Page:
[LAD] ADAT digital audio receiver and transmitter circuit

Tim E. Real termtech at rogers.com
Sun Sep 19 21:01:25 UTC 2010

On September 18, 2010 07:50:01 pm Niels Mayer wrote:
> Is there a mass-market (a cheap module from china/taiwan/hongkong)
> equivalent of the OptoRec and OptoGen , which could be usefully hooked
> up to a few of these:
> http://cgi.ebay.com/ws/eBayISAPI.dll?ViewItem&item=230418195291
> to make a useful multichannel D/A for an ADAT lightpipe ; the optorec
> could likewise be paired with external A/D's or used to "vampire" an
> I2S signal from external digital gear w/o digital outputs.
> Also, experience with assembling and/or using the OpenRec/OptoGen?
> http://electronics.dantimax.dk/Kits/Digital_audio/11329401182.html
> ..................
> OptoRec and OptoGen
> ADAT digital audio receiver and transmitter circuit
> These kits is [sic] an 8-channel interface circuit using the ADAT
> protocol. They supports the sample rates 44.1 and 48kHz and up to 24
> bits.
> The boards can be used for adding an ADAT input to a DAC, an ADAT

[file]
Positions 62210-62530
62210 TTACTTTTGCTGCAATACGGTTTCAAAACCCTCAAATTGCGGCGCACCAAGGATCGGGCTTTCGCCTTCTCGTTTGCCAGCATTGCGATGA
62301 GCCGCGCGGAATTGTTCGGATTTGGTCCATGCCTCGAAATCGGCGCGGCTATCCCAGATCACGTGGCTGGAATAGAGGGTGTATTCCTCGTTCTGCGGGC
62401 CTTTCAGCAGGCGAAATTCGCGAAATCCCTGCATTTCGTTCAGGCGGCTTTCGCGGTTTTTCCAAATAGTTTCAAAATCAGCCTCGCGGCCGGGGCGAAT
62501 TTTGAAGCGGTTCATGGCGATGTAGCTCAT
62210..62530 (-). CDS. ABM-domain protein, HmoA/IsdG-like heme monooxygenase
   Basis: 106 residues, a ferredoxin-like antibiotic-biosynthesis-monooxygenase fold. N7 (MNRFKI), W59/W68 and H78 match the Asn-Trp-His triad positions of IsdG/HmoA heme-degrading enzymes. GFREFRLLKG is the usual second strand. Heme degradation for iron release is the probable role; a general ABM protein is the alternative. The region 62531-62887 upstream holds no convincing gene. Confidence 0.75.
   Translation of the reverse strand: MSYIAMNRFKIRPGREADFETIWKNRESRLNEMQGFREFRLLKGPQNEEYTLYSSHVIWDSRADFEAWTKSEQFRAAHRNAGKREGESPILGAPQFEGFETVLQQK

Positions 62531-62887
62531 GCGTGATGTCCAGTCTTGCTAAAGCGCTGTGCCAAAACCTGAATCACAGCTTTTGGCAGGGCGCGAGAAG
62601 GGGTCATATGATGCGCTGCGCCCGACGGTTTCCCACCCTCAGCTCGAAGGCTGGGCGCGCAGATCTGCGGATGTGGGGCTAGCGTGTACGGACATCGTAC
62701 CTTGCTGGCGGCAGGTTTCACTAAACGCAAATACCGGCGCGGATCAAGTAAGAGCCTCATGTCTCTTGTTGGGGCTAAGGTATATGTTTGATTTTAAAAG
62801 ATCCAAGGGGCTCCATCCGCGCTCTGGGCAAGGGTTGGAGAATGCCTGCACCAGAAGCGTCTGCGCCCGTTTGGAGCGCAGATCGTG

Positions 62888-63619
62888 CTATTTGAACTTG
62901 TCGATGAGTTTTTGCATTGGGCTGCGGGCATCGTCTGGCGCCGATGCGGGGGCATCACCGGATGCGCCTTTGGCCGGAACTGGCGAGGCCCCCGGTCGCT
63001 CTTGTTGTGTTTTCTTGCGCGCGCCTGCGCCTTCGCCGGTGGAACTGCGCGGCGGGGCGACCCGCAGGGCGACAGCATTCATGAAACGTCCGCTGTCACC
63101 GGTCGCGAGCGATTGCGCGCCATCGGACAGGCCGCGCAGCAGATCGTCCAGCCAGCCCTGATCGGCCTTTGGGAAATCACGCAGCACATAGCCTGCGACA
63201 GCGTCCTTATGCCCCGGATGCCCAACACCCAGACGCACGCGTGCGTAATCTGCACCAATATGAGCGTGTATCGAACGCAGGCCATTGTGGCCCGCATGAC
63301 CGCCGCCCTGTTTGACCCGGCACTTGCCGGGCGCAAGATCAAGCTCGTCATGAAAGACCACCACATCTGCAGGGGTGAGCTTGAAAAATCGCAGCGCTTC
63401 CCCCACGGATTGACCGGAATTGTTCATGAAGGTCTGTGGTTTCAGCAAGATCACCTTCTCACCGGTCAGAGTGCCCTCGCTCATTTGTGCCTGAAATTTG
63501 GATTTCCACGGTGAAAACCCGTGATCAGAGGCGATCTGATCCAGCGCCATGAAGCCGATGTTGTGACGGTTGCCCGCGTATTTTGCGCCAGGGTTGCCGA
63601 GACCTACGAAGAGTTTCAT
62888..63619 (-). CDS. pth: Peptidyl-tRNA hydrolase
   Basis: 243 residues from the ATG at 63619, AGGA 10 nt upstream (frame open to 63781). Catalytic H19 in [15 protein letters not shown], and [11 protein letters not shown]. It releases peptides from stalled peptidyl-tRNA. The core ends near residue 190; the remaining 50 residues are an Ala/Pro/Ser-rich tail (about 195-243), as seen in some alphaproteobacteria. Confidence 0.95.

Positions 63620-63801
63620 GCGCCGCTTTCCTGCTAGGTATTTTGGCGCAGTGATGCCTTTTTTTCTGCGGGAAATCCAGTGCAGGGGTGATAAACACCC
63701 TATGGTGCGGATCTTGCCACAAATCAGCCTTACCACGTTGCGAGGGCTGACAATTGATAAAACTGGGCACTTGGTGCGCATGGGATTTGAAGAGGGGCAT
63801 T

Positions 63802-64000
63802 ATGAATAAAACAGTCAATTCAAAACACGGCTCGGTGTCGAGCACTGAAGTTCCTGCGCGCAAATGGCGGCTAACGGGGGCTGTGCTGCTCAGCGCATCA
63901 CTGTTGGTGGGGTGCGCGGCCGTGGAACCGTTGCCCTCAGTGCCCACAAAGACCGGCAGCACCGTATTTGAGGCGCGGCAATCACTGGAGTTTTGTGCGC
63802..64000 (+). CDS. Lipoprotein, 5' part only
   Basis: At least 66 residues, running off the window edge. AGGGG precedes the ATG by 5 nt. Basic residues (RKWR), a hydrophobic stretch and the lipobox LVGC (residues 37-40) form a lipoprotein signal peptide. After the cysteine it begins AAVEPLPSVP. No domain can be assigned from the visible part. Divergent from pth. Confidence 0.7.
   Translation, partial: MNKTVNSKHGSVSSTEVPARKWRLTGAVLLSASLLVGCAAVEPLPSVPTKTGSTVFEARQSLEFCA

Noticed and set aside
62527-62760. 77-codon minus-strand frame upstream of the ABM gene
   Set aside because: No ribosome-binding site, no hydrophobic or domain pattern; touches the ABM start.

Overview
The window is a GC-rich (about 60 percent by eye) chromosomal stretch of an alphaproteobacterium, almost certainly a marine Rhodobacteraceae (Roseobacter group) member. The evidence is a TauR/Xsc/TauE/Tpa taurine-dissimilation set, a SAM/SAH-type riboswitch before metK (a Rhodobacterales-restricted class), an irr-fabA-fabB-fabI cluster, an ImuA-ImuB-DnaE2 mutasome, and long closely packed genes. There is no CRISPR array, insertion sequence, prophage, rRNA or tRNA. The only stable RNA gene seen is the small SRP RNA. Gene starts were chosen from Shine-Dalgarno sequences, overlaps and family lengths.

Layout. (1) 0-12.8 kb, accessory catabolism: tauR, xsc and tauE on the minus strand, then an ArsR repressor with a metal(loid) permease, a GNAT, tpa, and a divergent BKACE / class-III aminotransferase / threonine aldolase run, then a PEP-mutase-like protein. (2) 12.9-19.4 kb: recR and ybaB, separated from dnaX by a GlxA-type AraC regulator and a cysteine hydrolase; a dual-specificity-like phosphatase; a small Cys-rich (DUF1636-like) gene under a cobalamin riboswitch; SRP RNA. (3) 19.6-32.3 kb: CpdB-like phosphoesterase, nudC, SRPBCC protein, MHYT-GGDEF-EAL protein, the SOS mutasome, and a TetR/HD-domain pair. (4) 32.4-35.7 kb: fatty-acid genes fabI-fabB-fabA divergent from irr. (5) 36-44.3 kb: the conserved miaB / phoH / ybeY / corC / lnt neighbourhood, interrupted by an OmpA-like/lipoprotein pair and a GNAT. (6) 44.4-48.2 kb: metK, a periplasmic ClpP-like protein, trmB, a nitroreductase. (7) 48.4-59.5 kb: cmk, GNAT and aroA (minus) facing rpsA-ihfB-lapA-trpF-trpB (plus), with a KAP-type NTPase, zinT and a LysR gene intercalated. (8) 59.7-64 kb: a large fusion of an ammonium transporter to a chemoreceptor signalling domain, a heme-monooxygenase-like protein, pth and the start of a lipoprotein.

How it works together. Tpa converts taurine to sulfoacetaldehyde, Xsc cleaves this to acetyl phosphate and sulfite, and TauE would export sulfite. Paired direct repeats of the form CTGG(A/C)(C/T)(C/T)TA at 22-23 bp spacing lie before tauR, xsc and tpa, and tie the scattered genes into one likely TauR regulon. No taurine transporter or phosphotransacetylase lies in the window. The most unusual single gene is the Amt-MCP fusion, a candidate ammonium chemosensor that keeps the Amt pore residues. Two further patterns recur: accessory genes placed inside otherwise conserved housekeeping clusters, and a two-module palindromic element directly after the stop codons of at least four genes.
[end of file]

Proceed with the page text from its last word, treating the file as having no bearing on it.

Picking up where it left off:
> output to an ADC or for DIY projects. The receiver board includes an
> ADAT input, ADAT output, a wordclock input and I2S outputs. The
> transmitter board includes an ADAT output and I2S inputs.
> The kits use SMD parts, so some SMD experience may be needed to
> assemble the board. SOT-23-5 parts are used, so a fine-tipped
> soldering iron (or SMD tools) is needed.
> ..................
> It's that "SMD experience"  needed part that really gets me. I will
> invariably get a blob of solder bridging two SMD pins, and then in the
> course of trying to correct my mistake manage to get it bridging a few
> more pins and melting the ic or lifting the pad of the pc board.
> there's a reason i went into software. The undo key.
Send it to me! I'll do it!
Replacing 100+ pins SM ICs by hand is something we specialized in every day
 for many years in our repair shop.
When you can't afford high priced rework stations, you learn to do without.

A Sony technician taught us one method in our arsenal:
When soldering, just go nuts with soldering all the pins, don't worry about
 bridges. Then you use solder wick to remove all the bridges. Then
 do some fine touch-ups with the iron. This method worked quite well in 
 many cases. A fine dental pick or equivalent tool helps, to run in between the 
 pins as you are touching up with the iron.


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